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There be Giants in this Here Earth!


By Kevin Curtin

Who remembers this fun series in The Dragon Magazine? The Giants in the Earth series took “Classic Heroes from Fiction & Literature” and gave them AD&D 1E stats. The first article included Jack Vance’s Cugel the Clever, the immortal Kane by Karl Edward Wagner and Talbot Mundy’s Tros of Samothrace.

The series of articles started in 1979 with issue #26 and continued through 1982 with issue #61. The authors were TSR staff and included Lawrence Schick, Tom Moldvay, & Dave Cook. Others contributed as the series went on. 

The authors broke many of the AD&D rules to create these characters. Most are multiclassed which was impossible for a human in AD&D First Edition. Humans could dual class but even that was very limited. I recall reading somewhere (probably Dragon Magazine) that Gary Gygax thought the levels were way too high for most of the characters and I definitely agree. The characters detailed could easily challenge most of the gods in Deities & Demigods! Take a gander at their stats below. 

I always enjoyed seeing these articles and even used one or two of these Giants over the decades. Heck, I even had Sir Kal El, Paladin of Krypton, show up once too. Never know who’s roaming around Greyhawk when Zagyg and I are behind the screen.

Did you use any of these Giants in your game?

Or did you also have Sir Kal El show up?

Giants in the Earth Article from Dragon Magazine #26. GIANTSCLASSIC HEROES FROM IN THE EARTHFICTION & LITERATURE INTRODUCTION The purpose of this article is to add an element of novelty and unknown danger to the DM’s high-level encounter table, and to give players a chance to actually meet up with heroes from their favorite fantasy books. The referee is advised to use these characters with discretion. They are a lot of fun to run, and the players should have an interesting time dealing with them. These heroes are all in some fashion exceptional, and thus they deviate a bit in their qualities and capabilities from standard D & D. Also, most originated in other universes or worlds, and so were not bound by the same set of restrictions that apply to the average D & D character. Some are multi-classed, for example. This system has been used to describe the skills and abilities of the characters as they appear in the literature, even though some of these combinations and conditions are not normally possible. In addition, some minor changes have been made in order to bring them in line with the game and to enhance playability. Note: For the game purposes of these heroes: Dexterity 18 (00) gives +4 on Reaction/Attacking, -5 Defensive adjustment and three attacks per round for high level fighters. Constitution 18 (00) gives fighters +4.5 per hit die bonus. Jack Vance’s CUGEL THE CLEVER 14th level thief ARMOR CLASS: 3 MOVE: 9” HIT POINTS: 53 NO. OF ATTACKS: 2 DAMAGE/ATTACK: 1-6(+1), 1-4(+1) SPECIAL ATTACKS: See below SPECIAL DEFENSES: See below MAGIC RESISTANCE: Standard ALIGNMENT: Neutral STRENGTH: 15 INTELLIGENCE: 18 (56%) WISDOM: 13 DEXTERITY: 18 (93%) CONSTITUTION: 15 CHARISMA: 16 HIT BONUS: +2 PSIONIC ABILITY: Nil Cugel would probably describe himself as an entrepreneur, a man who capitalizes on whatever opportunities the world has to offer. He follows such opportunities with utter disdain for such picayune concepts as ownership of property, conventional morality, and a total disregard for who or what he may be saving or ruining. He is really only interested in things that concern himself and in methods of satisfying his taste for luxuries. Cugel has a sharp but merry face topped by black hair, a slim lithe body and dexterous, long-fingered hands. When he can afford them, he wears expensive, dandified clothes over +3 (stolen) leather armor. He fights Florentine style with a +2 rapier and a dagger, though he will not fight if he can avoid it or get someone else to do his fighting for him. He prefers to attack by surprise from behind. Cugel is phenomenally lucky. In any adverse situation there is an 85% chance that some bizarre coincidence or happenstance will occur that Cugel can capitalize upon and thereby come out on top (or at least get away with his hide). He somehow always seems to be in the right place at the right time. DM’s will have to use their imagination concerning this talent. Cugel’s presence in any group for more than two turns gives a 70% chance of causing arguments and discord of some sort, as he is a natural troublemaker. He is also such a smooth and influential talker that the consequences of such trouble almost always fall on somebody else. Cugel is completely untrustworthy, and though he may be able to lead a party to a guarded treasure, he will certainly attempt to get the whole hoard for himself once any guardians have been dispatched. Cugel once had access to the notebooks of lucounu, the Laughing Magician, and managed with great effort to memorize three spells. These are: Felojun’s Second Hypnotic Spell (treat as a hold person), Phandaal’s Mantle of Stealth (by which the caster can be neither seen, heard, nor smelled) and Thasdrubel’s Laganetic Transfer (or The Agency of Far Despatch, which places a hold person on the target until a demon comes and carries him away to some specified far land). Unfortunately, Cugel doesn’t always get the spells right and there is a 50% chance that any spell he uses will backfire and cause the opposite of the intended effect. Every time he blows the Laganetic Transfer he himself gets carried away somewhere else, which is probably how he came to the D&D universe in the first place. REFERENCE: The Eyes of the Overworld (paperback, published by Ace Books) by Jack Vance. Karl Edward Wagner’s KANE 30th Level fighter/ 20th level magic-user/ 14th level assassin ARMOR CLASS: -4 (2 without magic) MOVE: 9” HIT POINTS: 165 NO. OF ATTACKS: 2 DAMAGE/ATTACK: 1-8 (+5) SPECIAL ATTACKS: See below SPECIAL DEFENSES: See below MAGIC RESISTANCE: 70% ALIGNMENT: Chaotic-evil STRENGTH: 18 (96%) INTELLIGENCE: 18 (20%) WISDOM: 13 DEXTERITY: 17 CONSTITUTION: 19 CHARISMA: 15 HIT BONUS: +6 (+3 without magic) PSIONIC ABILITY: Nil While Kane is not much above average height, his heavily-muscled, largeboned body exudes an aura of massiveness, of awesome and irresistible strength. Kane appears to be about 30 years old. Shaggy red hair covers his body. His shoulder-length hair and short beard are also fiery red. He is left-handed. His most striking feature is his eyes. The eyes of Kane are blue, and in them glows the mad gaze of a ruthless killer. These eyes are the mark of Kane. Characters of 5th level or below who meet his gaze must save versus fear. There is a 50% chance that anyone looking into his eyes will recognize Kane from legends even if they have never seen him before. Kane’s past is shrouded in mystery and legend. Occult lore contends that Kane is one of the first true men, damned to eternal wandering for some dark act of rebellion against mankind’s creator. He is reputed to be the world’s first murderer. Some legendary tomes claim that he accidently offended an insane god who laid a curse upon him and marked Kane that all men may know him. Legends of a man known as Kane exist in numerous worlds, spanning hundreds of centuries of time. The name and the description are always the same. Kane likes to travel light but be well protected. He will be wearing clothing of whatever style is prevalent in the place and time where he is encountered. He wards bracers of defense = 2 and a +3 cloak of protection. In case his magical defenses are broached, he also wears a light mail shirt under his clothing. Kane wields a sword forged in long-ruined and lost Carsultyal. Without magic, the blade is still +1 and holds its edge and temper nearly indefinitely. Kane has magicked 13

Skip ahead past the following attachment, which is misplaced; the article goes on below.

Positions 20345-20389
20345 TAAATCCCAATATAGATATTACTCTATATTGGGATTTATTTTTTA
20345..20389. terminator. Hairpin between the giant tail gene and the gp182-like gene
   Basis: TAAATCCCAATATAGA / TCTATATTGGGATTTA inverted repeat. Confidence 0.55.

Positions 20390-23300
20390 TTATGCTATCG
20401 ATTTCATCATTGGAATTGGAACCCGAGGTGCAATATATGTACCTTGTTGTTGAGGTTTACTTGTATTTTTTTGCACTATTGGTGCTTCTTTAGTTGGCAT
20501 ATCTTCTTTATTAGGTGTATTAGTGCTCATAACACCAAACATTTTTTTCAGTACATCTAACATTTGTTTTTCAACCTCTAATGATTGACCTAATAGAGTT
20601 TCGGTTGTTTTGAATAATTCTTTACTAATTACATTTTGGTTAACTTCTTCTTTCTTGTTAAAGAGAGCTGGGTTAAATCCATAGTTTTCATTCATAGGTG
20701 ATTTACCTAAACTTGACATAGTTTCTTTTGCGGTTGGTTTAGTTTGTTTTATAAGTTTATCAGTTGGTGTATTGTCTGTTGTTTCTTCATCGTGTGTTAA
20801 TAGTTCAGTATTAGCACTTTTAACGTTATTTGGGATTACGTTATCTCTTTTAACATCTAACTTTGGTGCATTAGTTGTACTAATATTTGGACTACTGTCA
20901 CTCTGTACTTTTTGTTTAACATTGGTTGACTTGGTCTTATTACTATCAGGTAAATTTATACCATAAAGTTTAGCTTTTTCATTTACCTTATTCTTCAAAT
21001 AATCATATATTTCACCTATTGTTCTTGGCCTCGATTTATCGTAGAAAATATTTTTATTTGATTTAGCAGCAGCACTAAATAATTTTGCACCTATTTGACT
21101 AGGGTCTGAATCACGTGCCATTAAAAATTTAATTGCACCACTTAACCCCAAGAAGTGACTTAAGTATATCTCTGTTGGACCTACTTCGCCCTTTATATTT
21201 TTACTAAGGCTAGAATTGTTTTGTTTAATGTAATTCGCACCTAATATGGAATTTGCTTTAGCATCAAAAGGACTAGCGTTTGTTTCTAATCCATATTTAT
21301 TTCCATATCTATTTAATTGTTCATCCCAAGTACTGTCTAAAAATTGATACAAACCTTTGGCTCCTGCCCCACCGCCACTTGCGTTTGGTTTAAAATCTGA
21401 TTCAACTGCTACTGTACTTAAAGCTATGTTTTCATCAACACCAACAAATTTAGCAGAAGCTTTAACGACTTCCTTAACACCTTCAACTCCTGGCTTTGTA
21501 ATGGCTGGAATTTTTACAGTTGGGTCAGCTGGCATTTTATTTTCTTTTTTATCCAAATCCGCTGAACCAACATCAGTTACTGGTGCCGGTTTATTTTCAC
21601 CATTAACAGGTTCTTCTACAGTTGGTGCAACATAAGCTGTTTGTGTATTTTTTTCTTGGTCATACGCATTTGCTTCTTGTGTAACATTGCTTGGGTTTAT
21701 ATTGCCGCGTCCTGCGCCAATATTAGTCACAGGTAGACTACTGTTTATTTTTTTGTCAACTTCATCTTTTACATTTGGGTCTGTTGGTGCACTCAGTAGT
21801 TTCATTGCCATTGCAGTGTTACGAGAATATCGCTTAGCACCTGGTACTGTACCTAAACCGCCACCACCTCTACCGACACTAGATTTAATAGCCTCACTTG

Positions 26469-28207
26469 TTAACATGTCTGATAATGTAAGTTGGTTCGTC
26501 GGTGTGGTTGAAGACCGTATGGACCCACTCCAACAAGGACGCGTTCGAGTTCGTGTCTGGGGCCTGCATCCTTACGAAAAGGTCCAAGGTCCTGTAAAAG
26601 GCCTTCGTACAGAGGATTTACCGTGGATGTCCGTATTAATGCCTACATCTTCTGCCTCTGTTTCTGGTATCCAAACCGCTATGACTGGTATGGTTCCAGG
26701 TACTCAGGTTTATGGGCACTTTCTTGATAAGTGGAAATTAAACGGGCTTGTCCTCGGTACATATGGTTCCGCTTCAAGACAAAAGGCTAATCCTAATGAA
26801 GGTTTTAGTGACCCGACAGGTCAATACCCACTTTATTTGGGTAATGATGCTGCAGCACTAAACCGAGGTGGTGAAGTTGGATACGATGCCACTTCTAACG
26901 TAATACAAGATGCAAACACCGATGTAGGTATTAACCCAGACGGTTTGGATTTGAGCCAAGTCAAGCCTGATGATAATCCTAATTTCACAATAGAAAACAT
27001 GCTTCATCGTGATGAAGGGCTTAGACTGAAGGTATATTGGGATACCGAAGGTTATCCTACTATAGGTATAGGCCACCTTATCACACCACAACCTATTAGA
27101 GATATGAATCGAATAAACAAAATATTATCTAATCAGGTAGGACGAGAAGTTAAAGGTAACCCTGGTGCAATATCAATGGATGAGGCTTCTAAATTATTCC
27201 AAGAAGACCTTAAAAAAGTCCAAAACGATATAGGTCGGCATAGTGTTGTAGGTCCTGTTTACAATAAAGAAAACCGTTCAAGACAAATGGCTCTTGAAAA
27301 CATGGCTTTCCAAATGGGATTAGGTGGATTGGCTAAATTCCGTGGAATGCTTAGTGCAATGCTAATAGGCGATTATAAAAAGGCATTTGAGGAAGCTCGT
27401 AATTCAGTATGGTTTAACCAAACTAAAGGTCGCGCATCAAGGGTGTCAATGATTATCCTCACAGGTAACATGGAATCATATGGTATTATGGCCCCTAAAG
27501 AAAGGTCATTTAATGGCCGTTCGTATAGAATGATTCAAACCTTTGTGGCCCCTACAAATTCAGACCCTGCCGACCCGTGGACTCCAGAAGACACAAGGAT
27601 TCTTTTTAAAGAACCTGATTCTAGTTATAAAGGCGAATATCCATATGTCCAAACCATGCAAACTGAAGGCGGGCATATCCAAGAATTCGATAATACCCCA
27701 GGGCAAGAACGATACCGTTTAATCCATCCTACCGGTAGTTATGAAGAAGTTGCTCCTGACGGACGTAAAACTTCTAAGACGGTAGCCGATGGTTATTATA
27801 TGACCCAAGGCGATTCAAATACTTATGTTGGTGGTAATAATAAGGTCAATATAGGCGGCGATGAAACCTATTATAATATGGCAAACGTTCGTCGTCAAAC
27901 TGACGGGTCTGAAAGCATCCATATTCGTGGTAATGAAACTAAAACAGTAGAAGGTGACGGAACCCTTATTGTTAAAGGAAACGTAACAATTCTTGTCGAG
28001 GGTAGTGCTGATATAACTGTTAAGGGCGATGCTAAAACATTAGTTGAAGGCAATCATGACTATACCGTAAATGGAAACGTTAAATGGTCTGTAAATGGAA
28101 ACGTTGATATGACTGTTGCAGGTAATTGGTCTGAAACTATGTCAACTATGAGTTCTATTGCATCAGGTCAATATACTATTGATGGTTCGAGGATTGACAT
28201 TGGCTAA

the sword for an additional +3 (+4 total). The sword is worn in a sheath on his back. It has a swival so that Kane may reach over his right shoulder and quickly draw the blade. Kane does not like to be burdened with the necessary equipment to function as a wizard. He becomes a magic-user only when in residence in a city. Kane does wear a ring of spell-storing which he constantly recharges. He can cast the following spells: teleportation, death spell, anti-magic spell, Tenser’s transformation, fireball, and cone of cold. He also has a ring of regeneration. Kane may be disguised. If so, it will be some form of disguise which hides his eyes (for example, a cowled monk or a blind beggar). There is an 05% chance that when Kane encounters a party, he is out to assassinate one party member (at random). As Kane has 99% on all thieves abilities, so a party member may be assassinated and none of the party ever see the killer. Kane is the eternal rebel. He is not even true to his alignment. At any given time there is a 10% chance he is acting out of character. If Kane is not acting chaoticevil, number the remaining alignments 1-8 and roll an 8-sided die to determine how he is acting at present. Kane’s long life has made him whimsical. He may unaccountably befriend a player character (regardless of that character’s alignment). Roll Kane’s reaction to each party member. A 12, on two 6-sided dice, shows he has befriended the character for 1-100 turns. Kane will not assassinate a friend. Kane has no scruples against wreaking havoc for the amusement it affords him, as a relief from boredom. There is an equal chance that he will hinder the party, attacking if his reaction is low enough, or lead the party to the nearest monster, helping them attack if his reaction is high enough. In any battle, if it looks as if Kane may be killed, he will teleport to safety. REFERENCE: Death Angel’s Shadow, Bloodstone, Dark Crusade, Darkness Weaves, Night Winds. (paperback, published by Warner Books) All by Karl Edward Wagner. Talbot Mundy’s TROS OF SAMOTHRACE 15th level paladin ARMOR CLASS: 0 MOVE: 9” HIT POINTS: 104 NO. OF ATTACKS: 2 DAMAGE/ATTACK: 1-8 (+4) SPECIAL ATTACKS: Clerical spells SPECIAL DEFENSES: Paladin MAGIC RESISTANCE: Standard ALIGNMENT: Lawful-good STRENGTH: 18 (76%) INTELLIGENCE: 16 WISDOM: 18 (77%) DEXTERITY: 17 CONSTITUTION: 18 (23%) CHARISMA: 18 (45%) HIT BONUS: +2 PSIONIC ABILITY: Nil PREFERRED SPELLS: Bless, command, detect intent, know alignment, detect lie. Tros is a prince of the Mediterranean island of Samothrace, a mysterious place of ancient lore and hidden knowledge. The men of Samothrace are extraordinary sailors and navigators, and Tros is a sea-captain nonpareil, with an instinctive feel for wind and waves. The priests of Samothrace are dedicated to absolute lawful-good, and their patron is Athene, goddess of wisdom and war against evil. Tros was initiated into the outer circles of the cult, but chose the sea and freedom to roam in preference, though he is still very much committed to his religious ideals. Tros stands over six feet tall, with the classic proportions of a muscular Greek god. He wears a purple cloak over his armor and uses a sword when he has to fight. He is a natural leader, and when he roars out a command men usually jump to obey. Freedom, truth, and honor are his watchwords. He has an uncanny ability for seeing through deception. He trusts those who are proven trustworthy, and keeps a close watch on the rest. Tros has no patience with chaotic and evil types, and damn little with neutrals. He scrupulously tries to be fair with everyone, most especially himself. He always keeps his word, so he is very careful about giving it. The Goddess Athene sometimes sends Tros on missions to other spaces and times, though it is always for Tros to decide what that mission is when he arrives. If encountered by a party, there is a 50% chance he is looking for help to destroy an evil or right or wrong. If a party agrees to accompany him, he will expect to be in charge. Any who dare cross him are in for a very hard time. REFERENCE: Lud of Lunden, Avenging Liafail, The Praetor’s Dungeon, Cleopatra. (paperbacks, published by Zebra Books) Lud of Lunden, Avenging Liafail, and The Pfaetor’s Dungeon are parts one, two, and three of the original hardback: Tros of Samothrace. All by Talbot Mundy.